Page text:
However, the Conzenian school had inherited a particular meaning of geography, that of the cultural landscape, of the territory as a synthesis in the making of successive transformations. A meaning that we felt close to. This is the definition of urban morphology that Jeremy Whitehand, the best-known exponent of the Conzenian school gives: ‘Urban morphology is the study of the built form of cities, and it seeks to explain the layout and spatial composition of urban structures and open spaces, their material character and symbolic meaning, in light of the forces that have created, expanded, diversified, and transformed them ‘. A broad and open meaning, in many ways similar to ours. On the wave of this affinity, Isuf was born, which over time had to reach its current dimensions of international association, transforming itself into a large container in which many souls live together. The Italian journal, therefore, was born as a complementary communication tool devoted to the reading and to the architectural design. Within this context, our initial aspiration was to consider the journal itself as a project, an architecture in some way, made up of congruent parts linked by a relationship of necessity. The ideal reference could only be the post-war publishing tradition, the season in which architecture magazines reported the great debates that then revolved around the revision of the international modernity. We soon realized, however, how that production was the result of a cultural climate in which different and cohesive communities of experimenters converged, who grouped around common convictions, making clear the positions taken, clear debates and controversies. A quite different climate from the current one, fragmented in many separate research, rarely communicating with each other. Moreover, within a more general condition in which the common meaning of the term “form” considers the rational and concrete aspect of our profession to be of little relevance. A context in which the term “type” smacks of archaeology and those of “construction” and “fabric” of obsolete techniques, despite the fact that their unifying meaning, and their civil value are in direct relationship with the emerging issues of the current city.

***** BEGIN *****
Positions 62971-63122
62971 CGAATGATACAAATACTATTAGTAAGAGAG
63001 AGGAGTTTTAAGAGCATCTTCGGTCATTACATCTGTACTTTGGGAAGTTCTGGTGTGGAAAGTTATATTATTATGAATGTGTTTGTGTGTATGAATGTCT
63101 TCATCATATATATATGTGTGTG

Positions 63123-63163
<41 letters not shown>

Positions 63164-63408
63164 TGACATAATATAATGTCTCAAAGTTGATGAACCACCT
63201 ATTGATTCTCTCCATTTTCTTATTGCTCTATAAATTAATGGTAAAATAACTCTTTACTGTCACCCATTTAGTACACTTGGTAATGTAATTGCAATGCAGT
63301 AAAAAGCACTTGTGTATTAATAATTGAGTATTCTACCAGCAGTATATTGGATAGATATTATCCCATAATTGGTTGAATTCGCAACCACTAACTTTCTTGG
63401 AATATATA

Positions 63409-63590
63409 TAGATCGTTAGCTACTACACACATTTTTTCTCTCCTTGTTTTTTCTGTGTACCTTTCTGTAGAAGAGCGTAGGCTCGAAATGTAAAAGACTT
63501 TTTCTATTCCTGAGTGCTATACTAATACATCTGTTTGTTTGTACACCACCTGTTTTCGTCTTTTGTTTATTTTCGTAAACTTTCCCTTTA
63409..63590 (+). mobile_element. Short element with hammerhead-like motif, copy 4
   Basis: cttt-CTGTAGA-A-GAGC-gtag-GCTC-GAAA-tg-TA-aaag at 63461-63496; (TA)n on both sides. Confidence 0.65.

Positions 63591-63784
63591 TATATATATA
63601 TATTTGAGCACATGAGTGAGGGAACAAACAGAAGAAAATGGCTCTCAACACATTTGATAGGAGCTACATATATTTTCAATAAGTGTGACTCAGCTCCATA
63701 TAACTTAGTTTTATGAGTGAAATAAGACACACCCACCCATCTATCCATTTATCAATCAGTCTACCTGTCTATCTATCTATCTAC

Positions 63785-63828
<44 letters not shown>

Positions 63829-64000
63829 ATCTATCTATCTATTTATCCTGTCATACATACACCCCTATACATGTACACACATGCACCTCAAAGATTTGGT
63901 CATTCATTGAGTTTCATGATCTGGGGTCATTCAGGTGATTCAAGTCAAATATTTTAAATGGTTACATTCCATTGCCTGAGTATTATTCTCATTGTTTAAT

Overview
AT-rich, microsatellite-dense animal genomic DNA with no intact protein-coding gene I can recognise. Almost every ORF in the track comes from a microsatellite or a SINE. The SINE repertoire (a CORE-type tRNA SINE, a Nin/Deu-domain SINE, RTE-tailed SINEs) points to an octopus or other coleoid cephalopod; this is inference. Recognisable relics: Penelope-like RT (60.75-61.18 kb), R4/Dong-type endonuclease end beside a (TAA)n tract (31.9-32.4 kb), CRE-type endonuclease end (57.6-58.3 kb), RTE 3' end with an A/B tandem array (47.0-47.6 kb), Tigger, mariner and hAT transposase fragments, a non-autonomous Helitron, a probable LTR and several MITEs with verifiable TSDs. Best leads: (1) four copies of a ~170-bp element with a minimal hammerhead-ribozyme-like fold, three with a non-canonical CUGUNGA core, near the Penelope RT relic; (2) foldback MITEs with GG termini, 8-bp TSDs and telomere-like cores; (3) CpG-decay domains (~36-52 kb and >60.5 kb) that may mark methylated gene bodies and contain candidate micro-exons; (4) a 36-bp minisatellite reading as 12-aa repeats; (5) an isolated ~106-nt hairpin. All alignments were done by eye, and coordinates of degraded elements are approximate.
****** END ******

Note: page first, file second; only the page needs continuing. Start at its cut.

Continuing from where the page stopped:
Every author ends up today by producing autonomous contributions to the journals, linked to the others only by a common theme. For this reason, we have tried to involve some designers and scholars interested in the problem of the concrete study of urban form already in the planning of this and the next issue. At the same time being aware, however, of the inevitable partiality of the operation. While we were not deluding ourselves that the structure of the issue could be born from this day of study (task and responsibility of the editorial staff), we believed that this meeting could however compare themes, ideas, points of view in such a way that each author could take into account the context in which his article ranks. It seems to me that the result confirms, with all the limits of an experiment, the effectiveness of the method. This issue, in fact, does not constitute a form of proceedings of the study day, but the collection of contributions by it oriented, often quite different from those presented during the meeting.